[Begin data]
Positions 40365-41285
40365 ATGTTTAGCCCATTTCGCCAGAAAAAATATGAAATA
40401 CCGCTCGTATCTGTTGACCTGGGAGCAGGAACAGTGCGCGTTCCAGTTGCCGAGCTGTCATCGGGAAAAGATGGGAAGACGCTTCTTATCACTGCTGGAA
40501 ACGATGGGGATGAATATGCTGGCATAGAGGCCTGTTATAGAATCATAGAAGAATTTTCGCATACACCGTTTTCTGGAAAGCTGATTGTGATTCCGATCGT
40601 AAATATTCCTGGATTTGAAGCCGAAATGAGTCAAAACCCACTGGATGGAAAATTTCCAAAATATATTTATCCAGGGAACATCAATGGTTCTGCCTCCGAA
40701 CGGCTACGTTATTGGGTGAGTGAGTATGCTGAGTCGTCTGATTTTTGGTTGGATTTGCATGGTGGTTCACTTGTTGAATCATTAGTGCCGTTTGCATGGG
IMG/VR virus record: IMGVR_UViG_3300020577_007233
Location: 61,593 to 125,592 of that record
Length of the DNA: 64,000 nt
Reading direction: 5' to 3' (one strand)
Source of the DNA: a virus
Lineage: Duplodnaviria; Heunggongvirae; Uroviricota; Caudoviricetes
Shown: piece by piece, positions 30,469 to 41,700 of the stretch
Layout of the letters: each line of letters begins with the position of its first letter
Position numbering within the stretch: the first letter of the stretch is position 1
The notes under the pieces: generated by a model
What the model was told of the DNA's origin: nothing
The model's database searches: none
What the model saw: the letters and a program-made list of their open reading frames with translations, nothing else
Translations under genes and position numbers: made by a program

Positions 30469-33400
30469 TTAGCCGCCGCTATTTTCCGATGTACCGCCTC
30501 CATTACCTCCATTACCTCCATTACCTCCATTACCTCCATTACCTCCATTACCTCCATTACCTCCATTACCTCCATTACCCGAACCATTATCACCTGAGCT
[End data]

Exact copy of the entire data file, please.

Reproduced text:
Positions 40365-41285
40365 ATGTTTAGCCCATTTCGCCAGAAAAAATATGAAATA
40401 CCGCTCGTATCTGTTGACCTGGGAGCAGGAACAGTGCGCGTTCCAGTTGCCGAGCTGTCATCGGGAAAAGATGGGAAGACGCTTCTTATCACTGCTGGAA
40501 ACGATGGGGATGAATATGCTGGCATAGAGGCCTGTTATAGAATCATAGAAGAATTTTCGCATACACCGTTTTCTGGAAAGCTGATTGTGATTCCGATCGT
40601 AAATATTCCTGGATTTGAAGCCGAAATGAGTCAAAACCCACTGGATGGAAAATTTCCAAAATATATTTATCCAGGGAACATCAATGGTTCTGCCTCCGAA
40701 CGGCTACGTTATTGGGTGAGTGAGTATGCTGAGTCGTCTGATTTTTGGTTGGATTTGCATGGTGGTTCACTTGTTGAATCATTAGTGCCGTTTGCATGGG
IMG/VR virus record: IMGVR_UViG_3300020577_007233
Location: 61,593 to 125,592 of that record
Length of the DNA: 64,000 nt
Reading direction: 5' to 3' (one strand)
Source of the DNA: a virus
Lineage: Duplodnaviria; Heunggongvirae; Uroviricota; Caudoviricetes
Shown: piece by piece, positions 30,469 to 41,700 of the stretch
Layout of the letters: each line of letters begins with the position of its first letter
Position numbering within the stretch: the first letter of the stretch is position 1
The notes under the pieces: generated by a model
What the model was told of the DNA's origin: nothing
The model's database searches: none
What the model saw: the letters and a program-made list of their open reading frames with translations, nothing else
Translations under genes and position numbers: made by a program

Positions 30469-33400
30469 TTAGCCGCCGCTATTTTCCGATGTACCGCCTC
30501 CATTACCTCCATTACCTCCATTACCTCCATTACCTCCATTACCTCCATTACCTCCATTACCTCCATTACCTCCATTACCCGAACCATTATCACCTGAGCT